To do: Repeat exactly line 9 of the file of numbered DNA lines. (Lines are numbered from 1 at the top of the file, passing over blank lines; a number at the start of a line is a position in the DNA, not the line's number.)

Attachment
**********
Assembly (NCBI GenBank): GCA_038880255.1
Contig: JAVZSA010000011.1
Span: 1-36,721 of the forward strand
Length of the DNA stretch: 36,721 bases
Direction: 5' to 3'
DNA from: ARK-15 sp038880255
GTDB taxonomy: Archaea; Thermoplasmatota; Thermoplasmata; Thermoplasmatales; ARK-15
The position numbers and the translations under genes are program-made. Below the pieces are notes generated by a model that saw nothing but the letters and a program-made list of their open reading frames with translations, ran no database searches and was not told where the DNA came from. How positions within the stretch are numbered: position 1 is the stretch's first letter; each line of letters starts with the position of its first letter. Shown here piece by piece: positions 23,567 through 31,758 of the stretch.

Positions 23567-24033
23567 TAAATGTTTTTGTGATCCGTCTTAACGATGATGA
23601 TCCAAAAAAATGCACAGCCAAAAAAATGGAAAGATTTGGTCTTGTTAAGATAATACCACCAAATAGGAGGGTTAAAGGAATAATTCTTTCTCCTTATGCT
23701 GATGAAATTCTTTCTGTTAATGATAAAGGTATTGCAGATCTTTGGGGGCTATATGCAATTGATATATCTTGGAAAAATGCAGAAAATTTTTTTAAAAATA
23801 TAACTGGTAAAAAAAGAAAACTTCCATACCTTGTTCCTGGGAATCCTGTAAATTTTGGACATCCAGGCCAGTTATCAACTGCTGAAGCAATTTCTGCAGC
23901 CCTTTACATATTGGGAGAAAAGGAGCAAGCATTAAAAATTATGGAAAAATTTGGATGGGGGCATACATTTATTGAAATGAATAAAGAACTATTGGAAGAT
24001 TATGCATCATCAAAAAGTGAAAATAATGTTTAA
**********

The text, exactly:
Positions 23567-24033